Over 100 years ago, the Selati Game Reserve’s almost 28 000 hectares of undisturbed wilderness and seemingly endless horizons became a land of riches. A century later, this mesmerising land still harbours a treasure trove of wonder and natural allure, one which is experienced and appreciated by many across the globe.
The Selati Game Reserve holds an extensive and complex history. Dating back to over three million years ago, the land on which the reserve was established was once home to ancient hominids, the ancestors of our ancestors. Primitive tools were discovered in this region, along with sacred rock art dating back to almost 85 000 years ago. As time passed and humans evolved, so too did society. About 1500 years ago, the San people who inhabited the sweeping plains of Selati were driven out by other tribesmen and legendary kings and queens.
The official Selati Game Reserve found its inception in the 1880s with the discovery of gold. The land was then under the leadership of Paul Kruger and a handful of miners occupied certain corners of the environment to further seek out their fortune. In the same breath, the area was also being used as a transportation channel. One of the operators was Hugh Lanion Hall, who secured the rights to claim pockets of land for farming purposes. These established blocks became a space for cattle and were collectively known as Ermelo Ranch.
However, malaria was still a wide spread issue in Africa, leaving the Lowveld relatively unhampered by humans. But after the myths about the disease were dispelled and prevention medication developed, the Lowveld area gained in popularity as a hunting and cattle farming area. The Selati land was later released by the crown and procured by H.L. Hall in 1957. It cost him a sum of 3234 pounds, 2 shillings and 9 pennies.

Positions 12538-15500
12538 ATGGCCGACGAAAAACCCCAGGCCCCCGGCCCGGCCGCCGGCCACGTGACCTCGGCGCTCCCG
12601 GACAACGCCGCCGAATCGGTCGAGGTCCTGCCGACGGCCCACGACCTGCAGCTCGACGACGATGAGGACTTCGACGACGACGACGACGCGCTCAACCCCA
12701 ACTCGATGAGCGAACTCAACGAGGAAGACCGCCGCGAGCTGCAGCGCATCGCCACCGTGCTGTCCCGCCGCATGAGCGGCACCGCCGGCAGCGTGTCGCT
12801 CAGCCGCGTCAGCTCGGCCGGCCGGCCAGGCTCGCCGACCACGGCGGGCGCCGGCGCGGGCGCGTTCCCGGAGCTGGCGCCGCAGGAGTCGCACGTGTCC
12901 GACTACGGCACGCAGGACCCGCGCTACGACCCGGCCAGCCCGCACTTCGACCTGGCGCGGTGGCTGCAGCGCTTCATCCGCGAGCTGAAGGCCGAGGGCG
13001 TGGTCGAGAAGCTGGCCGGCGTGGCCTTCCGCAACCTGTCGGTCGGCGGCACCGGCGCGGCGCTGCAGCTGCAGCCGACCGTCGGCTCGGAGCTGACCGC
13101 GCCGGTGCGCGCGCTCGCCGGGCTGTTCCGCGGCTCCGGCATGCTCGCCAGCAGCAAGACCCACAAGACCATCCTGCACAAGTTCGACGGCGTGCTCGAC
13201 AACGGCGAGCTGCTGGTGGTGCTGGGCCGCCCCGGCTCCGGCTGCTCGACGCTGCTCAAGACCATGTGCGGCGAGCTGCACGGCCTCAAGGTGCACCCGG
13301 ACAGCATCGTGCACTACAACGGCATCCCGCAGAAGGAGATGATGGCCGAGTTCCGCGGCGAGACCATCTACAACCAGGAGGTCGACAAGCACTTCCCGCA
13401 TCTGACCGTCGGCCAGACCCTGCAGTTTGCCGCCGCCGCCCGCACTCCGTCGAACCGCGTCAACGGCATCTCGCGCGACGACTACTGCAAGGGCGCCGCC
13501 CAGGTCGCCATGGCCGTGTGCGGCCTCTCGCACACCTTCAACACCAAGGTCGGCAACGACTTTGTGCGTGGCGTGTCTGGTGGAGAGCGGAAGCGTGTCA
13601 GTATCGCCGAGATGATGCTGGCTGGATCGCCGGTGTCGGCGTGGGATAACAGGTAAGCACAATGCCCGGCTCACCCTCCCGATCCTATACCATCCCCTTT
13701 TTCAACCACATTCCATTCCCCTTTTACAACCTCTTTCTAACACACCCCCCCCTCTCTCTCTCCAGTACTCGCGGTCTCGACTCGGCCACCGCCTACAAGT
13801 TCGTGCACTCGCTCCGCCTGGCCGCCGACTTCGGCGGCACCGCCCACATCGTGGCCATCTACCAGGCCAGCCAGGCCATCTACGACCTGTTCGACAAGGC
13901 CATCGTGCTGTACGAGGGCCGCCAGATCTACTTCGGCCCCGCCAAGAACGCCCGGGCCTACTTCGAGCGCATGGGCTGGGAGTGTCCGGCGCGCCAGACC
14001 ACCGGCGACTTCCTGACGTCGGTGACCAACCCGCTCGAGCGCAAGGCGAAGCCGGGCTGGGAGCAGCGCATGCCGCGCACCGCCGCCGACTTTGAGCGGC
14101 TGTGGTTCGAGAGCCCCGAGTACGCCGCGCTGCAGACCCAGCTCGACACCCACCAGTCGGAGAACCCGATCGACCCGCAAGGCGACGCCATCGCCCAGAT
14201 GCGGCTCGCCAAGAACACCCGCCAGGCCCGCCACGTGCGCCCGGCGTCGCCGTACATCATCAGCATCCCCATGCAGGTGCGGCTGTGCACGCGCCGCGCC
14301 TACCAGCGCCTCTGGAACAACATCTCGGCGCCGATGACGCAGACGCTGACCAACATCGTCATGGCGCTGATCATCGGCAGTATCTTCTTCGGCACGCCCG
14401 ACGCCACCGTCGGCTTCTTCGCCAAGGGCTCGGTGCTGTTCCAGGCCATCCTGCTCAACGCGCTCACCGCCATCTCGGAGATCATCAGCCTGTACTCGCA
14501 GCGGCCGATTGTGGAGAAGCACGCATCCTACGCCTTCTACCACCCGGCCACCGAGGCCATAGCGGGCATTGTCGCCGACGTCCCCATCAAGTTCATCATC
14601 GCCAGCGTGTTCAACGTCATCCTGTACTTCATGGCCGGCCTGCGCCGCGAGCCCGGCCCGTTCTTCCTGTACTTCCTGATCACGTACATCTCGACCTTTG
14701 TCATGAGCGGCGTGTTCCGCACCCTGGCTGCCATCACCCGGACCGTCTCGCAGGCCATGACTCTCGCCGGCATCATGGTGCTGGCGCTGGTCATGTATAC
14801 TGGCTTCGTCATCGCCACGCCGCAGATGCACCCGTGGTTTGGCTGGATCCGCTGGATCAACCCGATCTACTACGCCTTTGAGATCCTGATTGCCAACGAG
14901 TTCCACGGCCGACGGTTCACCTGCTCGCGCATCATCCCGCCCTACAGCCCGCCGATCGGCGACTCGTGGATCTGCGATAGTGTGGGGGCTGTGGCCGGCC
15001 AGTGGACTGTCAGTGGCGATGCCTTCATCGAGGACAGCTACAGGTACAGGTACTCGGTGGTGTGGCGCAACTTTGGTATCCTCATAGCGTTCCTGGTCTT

The land then began to burst in population as more farmers sought out cattle farming space. Henry Dunn and Pete Warren’s parents, both of whom co-own Selati Game Reserve today, were among these farmers. In the 1990s, beef prices dropped dramatically as private game farms and conservation efforts increased in popularity. On the 2nd of May 1992, H.L. Hall’s great, great grandson called a meeting due to these unforeseen circumstances. After a lengthy 18 months of meetings, the individual farm owners agreed to create a profusion of land and establish a wilderness reserve were conservation was held in the highest regard.
On September the 13th 1993, the Selati Game Reserve became official, with the ceremony and celebrations conducted at the Henry Dunn camp. A total of seven founding members signed the constitution and shareholders agreement. These members included the Halls, Piet Warren, Henry Dunn, Piet Mare, and the Thomas brothers. After the reserve came into being, fences and existing infrastructure were removed to create a clean slate and endless possibilities. In 1996, the introduction of the Big 5 began.
As the reserved continued to grow, develop, and flourish, the land proved to be a suitable home for myriad endangered species, including the sable antelope. After an assessment by the Black Rhino Range Expansion Project, directed by the World Wildlife Foundation, Selati became one of the very first reserves in Southern Africa to be selected for the introduction of a group of black rhino.
The Selati Game Reserve has since found prosperity, becoming one of the leading reserves in the Lowveld and a true heartbeat of the bushveld. It’s a sanctuary of belonging to both fauna and flora, a home to a wealth of biodiversity, and a testament to nature’s resilience. Today, Selati continues to uphold and enrich its legacy and land with a strict limit of vehicles and a strong dedication to sustainable practices, leaving the environment practically unhampered.
We are blessed to feel Selati as a living, breathing miracle under our feet.